The Carlisle Mosquito Online

Friday, July 4, 2008

Littleford’s recommendations to improve school climate

Recommendations for the Superintendent

• Let teachers get to know you.

• Let teachers know you will support them with parents as appropriate.

• Define Superintendent vs. Principal role more clearly

• Do not be reluctant to use your leadership role and to make the necessary decisions.

• Define decision making processes in advance and communicate guidelines for major decisions.

• Have someone with you for any key meeting to help maintain a record of what was said and decisions reached.

• Focus on and listen to the counsel of a few willing and wise trusted teachers and/or administrators.

• Better to say “I’ll get back to you” than give an incorrect answer.

• Communicate better by avoiding acting first and then informing people.

• Stick with a decision once made in an informed way.

• Admit mistakes when they occur.

• Limit use of taskforces, have fewer of them, keep them small in size and provide a clear description of their role in advance.

• Avoid large committees with large numbers of parents on them.

• Write complimentary notes for teachers’ files as warranted and share them with the teacher.

• Do not withdraw and be fearful of making decisions.

• Move your assistant near you to improve communication.

• Make sure you have reminders for meetings.

Recommendations for the Faculty

• Become a culture of appreciation.

• Appreciate the “good life” at Carlisle.

• Remember that the “Carlisle Way” is not perfect.

• Let go of Superintendent’s earlier mistakes/missteps and be more forgiving.

• Stop revisiting “old stories”

• Communicate directly with Superintendent and Principals about areas of concern – not to parents or in the faculty lunch rooms.

• Give the Superintendent a chance.

• Do not allow malicious behaviors by teachers.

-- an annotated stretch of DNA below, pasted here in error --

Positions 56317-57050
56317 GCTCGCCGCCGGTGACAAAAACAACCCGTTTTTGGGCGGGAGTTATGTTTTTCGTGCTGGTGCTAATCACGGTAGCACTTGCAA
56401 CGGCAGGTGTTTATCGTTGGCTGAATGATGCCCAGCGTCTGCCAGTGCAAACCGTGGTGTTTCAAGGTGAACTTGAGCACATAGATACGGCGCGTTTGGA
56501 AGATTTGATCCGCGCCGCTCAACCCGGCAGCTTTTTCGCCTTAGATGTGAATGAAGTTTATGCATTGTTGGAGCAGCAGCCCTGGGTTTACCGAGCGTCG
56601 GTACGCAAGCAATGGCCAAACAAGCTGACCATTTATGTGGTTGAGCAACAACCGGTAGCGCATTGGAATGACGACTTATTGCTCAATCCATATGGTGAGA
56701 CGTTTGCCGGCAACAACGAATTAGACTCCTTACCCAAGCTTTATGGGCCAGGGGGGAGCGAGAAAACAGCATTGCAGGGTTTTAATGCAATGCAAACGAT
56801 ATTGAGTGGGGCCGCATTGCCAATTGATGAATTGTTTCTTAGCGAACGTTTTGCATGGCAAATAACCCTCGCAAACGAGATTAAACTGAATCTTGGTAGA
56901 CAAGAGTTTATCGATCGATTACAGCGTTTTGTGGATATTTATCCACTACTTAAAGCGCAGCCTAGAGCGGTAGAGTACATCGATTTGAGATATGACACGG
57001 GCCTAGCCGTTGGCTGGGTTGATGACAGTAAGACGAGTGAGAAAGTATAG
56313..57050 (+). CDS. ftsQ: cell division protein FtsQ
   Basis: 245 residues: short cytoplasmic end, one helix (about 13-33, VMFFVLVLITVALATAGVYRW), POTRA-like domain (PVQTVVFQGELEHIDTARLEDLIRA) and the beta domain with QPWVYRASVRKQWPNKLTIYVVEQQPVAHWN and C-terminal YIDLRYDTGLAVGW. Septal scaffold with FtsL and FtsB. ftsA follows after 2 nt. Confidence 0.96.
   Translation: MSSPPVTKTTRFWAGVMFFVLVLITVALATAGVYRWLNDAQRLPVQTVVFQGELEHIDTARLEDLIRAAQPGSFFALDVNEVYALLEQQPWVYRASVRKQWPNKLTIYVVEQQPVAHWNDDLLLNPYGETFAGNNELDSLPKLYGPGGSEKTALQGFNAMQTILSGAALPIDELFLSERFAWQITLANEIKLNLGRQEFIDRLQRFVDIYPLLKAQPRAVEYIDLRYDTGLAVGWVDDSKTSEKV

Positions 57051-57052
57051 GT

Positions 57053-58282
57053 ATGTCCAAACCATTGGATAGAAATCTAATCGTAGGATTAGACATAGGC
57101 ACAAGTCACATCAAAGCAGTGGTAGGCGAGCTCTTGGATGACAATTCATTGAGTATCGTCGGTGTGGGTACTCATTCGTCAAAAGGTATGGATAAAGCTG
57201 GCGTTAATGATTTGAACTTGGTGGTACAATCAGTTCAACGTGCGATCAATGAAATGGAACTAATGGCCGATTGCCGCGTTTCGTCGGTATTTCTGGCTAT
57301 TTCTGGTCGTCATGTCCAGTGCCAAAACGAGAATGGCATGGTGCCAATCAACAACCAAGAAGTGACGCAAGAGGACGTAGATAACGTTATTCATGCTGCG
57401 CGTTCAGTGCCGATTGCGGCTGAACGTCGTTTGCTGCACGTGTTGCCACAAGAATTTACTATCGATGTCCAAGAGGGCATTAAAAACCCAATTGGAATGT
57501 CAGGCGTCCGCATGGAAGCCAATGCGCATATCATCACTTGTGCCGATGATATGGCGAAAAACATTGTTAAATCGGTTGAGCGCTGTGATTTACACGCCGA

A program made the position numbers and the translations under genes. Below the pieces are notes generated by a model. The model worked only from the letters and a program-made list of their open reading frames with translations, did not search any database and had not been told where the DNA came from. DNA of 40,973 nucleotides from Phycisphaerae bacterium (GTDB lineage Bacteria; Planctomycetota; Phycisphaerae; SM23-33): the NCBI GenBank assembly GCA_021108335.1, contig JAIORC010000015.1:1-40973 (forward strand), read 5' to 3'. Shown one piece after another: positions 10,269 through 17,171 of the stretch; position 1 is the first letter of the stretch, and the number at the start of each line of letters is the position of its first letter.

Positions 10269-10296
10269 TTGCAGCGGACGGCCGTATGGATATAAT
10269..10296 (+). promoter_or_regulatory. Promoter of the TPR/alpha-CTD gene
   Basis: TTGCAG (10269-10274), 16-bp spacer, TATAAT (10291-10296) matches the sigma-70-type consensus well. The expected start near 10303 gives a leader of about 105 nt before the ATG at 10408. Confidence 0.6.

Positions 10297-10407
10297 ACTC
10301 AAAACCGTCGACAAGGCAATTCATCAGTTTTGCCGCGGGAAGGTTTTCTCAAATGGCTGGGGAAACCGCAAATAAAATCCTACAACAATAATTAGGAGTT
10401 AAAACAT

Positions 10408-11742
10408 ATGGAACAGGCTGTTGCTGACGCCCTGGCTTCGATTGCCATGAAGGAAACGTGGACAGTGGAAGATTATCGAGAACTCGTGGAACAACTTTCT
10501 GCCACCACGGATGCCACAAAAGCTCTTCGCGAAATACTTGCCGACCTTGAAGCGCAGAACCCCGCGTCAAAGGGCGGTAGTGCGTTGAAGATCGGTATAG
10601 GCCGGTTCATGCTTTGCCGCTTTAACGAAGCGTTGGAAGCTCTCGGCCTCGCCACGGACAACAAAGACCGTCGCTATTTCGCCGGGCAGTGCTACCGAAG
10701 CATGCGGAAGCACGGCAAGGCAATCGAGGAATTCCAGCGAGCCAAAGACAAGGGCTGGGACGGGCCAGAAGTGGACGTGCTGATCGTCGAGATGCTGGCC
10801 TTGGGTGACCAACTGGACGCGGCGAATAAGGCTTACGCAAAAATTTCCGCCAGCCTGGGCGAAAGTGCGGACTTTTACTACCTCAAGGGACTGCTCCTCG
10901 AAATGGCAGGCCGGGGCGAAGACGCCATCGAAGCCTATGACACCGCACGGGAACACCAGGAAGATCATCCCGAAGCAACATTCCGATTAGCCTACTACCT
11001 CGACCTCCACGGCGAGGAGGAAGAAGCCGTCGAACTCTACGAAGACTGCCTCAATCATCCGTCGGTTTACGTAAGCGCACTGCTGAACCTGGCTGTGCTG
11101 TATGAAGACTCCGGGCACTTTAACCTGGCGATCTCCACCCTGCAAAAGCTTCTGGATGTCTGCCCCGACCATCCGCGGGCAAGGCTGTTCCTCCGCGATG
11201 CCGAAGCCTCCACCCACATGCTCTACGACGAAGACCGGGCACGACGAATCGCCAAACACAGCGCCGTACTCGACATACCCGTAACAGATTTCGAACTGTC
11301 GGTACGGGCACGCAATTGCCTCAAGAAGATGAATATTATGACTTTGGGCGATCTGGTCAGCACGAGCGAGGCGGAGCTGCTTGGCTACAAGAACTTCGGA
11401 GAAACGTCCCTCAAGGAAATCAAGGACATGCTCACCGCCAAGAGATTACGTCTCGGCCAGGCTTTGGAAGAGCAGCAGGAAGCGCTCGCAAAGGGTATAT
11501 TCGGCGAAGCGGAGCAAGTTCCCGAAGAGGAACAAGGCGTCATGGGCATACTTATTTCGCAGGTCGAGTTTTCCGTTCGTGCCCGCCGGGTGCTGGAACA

• Do not allow malicious behaviors by parents influenced by teacher comments.

• Do not be intimidated by your peers.

• Do not condone or support “bullying” behavior of colleagues.

• Focus on your job in the classroom: the amount of energy and time spent on disgruntlement is unhealthy and the children suffer ultimately.

• When mentoring new teachers encourage a positive attitude.

• Focus less negative talk in CTA meetings and faculty lunch rooms.

• Challenge each other to think, act and speak more positively when confronted by negative behavior.

Recommendations for the Carlisle Teacher Association (CTA) Leadership

• Encourage and support direct communication between the CTA membership and the administration.

• Try to spend less meeting time focused on the Superintendent and more time on ways to work together.

• Encourage teachers to be less hostile in work settings like the lunch rooms.

• Work with the School Committee and the Superintendent on budget challenges by emphasizing positive results rather than concerns.

• Work to move forward, put anger aside and ensure an atmosphere of greater collaboration.

• Focus on less negative talk in CTA meetings.

• Do no not condone or support malicious behaviors by teachers.

• Challenge each other to think, act and speak more positively when confronted by negative behavior.

• Increase faculty attendance and participation at CTA meetings.

• Encourage consideration and discussion of different points of view.

Recommendations for the School Committee

• Encourage and support stability in behavior and committee membership.

• Present a united front to the outside world in public and in private.

• Refer individual concerns and issues to the appropriate administrative level.

• Show leadership in the face of challenge.

• Show professionalism.

• Help to elect two (or possibly three) new members who will be supportive of the Superintendent, collegial with the rest of the SC, and have some school committee, town committee or corporate board experience.

• Remember that the Superintendent needs guidance and feedback but also committee support.

• Operate by rules of healthy board governance.

• Do not join with or encourage dissatisfied parent groups seeking to undermine the school or its leadership.

• Develop an orientation process for new members.

• Participate in external organizations like the Education Collaboraative for Greater Boston (EDCO) and the Massachusetts Association of School Committees (MASC).

Additional school-related articles in this week's edition:


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